Everybody is unique. That's why one way of learning doesn't suit all. My daughters are like chalk and cheese when it comes to learning. My eldest can learn in almost any environment, but she learns fastest if she's enjoying it and not bored. She likes a challenge, as long as it's not too unattainable. I could usually set her going on a project and she'd get on with it herself, just coming to me when she had questions.
My youngest is more of a hands on and visual learner. If there are gaps in her education, she struggles to fill them in herself. Even while she was still in school I'd be taking her a few steps back at home to fill in the gaps that had been missed so she could understand what was being asked of her in her homework and class. She works best if she can apply things to real world concepts, rather than just theorising. She also needs to take things step by step, much like myself.
Photo credit @izzydawn
When I first started homeschooling my daughters there were times when I'd find myself frustrated that Izzy wasn't grasping a concept when I knew she had the capacity to. Some days I would go through lots of different methods to try and explain things to her, to no avail. Often I'd find she didn't grasp a concept, because she hadn't grasped the concept previous to it. So I'd back pedal until we reached a point we could build upon.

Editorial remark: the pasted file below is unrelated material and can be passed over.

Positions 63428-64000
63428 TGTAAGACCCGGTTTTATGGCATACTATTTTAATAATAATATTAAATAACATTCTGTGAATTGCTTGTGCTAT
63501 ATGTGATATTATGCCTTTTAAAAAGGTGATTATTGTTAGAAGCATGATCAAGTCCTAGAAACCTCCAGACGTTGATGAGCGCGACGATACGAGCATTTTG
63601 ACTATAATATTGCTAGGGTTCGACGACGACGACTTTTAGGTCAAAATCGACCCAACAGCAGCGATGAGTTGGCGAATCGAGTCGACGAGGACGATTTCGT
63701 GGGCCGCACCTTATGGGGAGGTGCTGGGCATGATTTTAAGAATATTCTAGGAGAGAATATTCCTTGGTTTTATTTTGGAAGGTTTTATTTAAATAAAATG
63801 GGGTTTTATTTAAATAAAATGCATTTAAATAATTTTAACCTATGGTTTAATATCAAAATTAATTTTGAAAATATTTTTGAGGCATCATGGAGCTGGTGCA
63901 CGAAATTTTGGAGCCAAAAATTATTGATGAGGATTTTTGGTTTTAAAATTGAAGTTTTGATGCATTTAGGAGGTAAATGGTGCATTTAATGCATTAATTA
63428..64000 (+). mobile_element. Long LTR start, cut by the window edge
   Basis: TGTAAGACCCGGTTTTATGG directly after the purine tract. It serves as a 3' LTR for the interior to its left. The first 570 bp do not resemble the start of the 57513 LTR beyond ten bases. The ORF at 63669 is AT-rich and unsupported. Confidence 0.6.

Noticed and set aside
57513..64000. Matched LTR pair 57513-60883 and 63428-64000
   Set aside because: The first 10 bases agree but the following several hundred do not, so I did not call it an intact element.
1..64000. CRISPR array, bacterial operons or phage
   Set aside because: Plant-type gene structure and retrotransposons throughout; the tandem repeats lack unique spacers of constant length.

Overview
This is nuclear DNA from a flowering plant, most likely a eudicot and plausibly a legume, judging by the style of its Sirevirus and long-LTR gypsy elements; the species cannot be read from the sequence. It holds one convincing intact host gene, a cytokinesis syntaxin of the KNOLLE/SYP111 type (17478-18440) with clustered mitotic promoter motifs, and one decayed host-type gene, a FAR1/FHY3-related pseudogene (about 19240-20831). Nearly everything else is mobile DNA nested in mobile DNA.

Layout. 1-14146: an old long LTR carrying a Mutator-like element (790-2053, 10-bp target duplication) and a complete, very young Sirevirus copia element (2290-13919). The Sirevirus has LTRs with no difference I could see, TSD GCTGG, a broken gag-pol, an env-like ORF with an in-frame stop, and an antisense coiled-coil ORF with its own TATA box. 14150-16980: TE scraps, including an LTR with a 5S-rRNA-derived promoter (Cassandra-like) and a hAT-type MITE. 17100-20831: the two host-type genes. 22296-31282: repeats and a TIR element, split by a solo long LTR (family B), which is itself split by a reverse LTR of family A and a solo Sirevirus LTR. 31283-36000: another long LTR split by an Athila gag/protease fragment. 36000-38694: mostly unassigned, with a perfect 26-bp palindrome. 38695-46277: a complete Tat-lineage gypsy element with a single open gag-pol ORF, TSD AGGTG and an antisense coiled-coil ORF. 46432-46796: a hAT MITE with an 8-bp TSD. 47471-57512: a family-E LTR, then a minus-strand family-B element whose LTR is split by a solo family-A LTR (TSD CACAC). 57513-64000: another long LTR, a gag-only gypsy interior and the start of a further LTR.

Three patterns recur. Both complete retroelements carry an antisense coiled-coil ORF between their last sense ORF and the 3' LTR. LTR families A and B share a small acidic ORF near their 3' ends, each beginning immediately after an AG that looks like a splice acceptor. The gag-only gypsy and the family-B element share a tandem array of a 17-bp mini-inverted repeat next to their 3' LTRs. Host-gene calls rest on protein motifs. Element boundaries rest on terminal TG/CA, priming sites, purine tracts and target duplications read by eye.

For maths I turned to using Lego and marbles to explain concepts like units, tens and hundreds. This worked for decimals too as tenths and hundredths. Having things in a more physical setting helped her to make sense of these concepts and once she'd made sense of them she was able to fly through the maths work and began to enjoy it.
Neither of my daughters is overly fond of English as a subject, but my eldest did enjoy memorising spelling words. She likes black and white concepts where you're either right or wrong and it's not open to interpretation. I guess it's why maths is more her forte! Izzy finds spelling a bit harder, so we find other methods to help memorise the less straight forward spellings.
Photo credit @izzydawn
Most words are written as they sound, so as long as you know the letter sounds you can guess at how they will be written. Some are a bit odd in their spelling though; take Wednesday. If you spell it how it's spoken you might write Wensday. So when we're writing it down we pronounce it a little differently in order to spell it correctly: Wed-nes-day; with a capital letter at the start, of course, because it is the day's name and names have capitals.
Learning has become a journey of exploration for us now and we've come to enjoy it more. If I find we're coming to a point where we're learning is becoming a chore I stop and take stock. The questions I ask myself are “can we make this more fun and interesting?” if not then “how important is it that we learn this?” Sometimes there is something you just need to know about, but it's never going to be fun to do, so we just have to get through it. However, there have been times where it just wasn't worth the hassle and we've dropped it to move onto more productive things.
What I've learnt from this is that you should never assume you're stupid, just because everyone else seems understand things better than you. The chances are you are just as capable, you just haven't discovered your own learning style yet. Have patience with yourself and with others around you.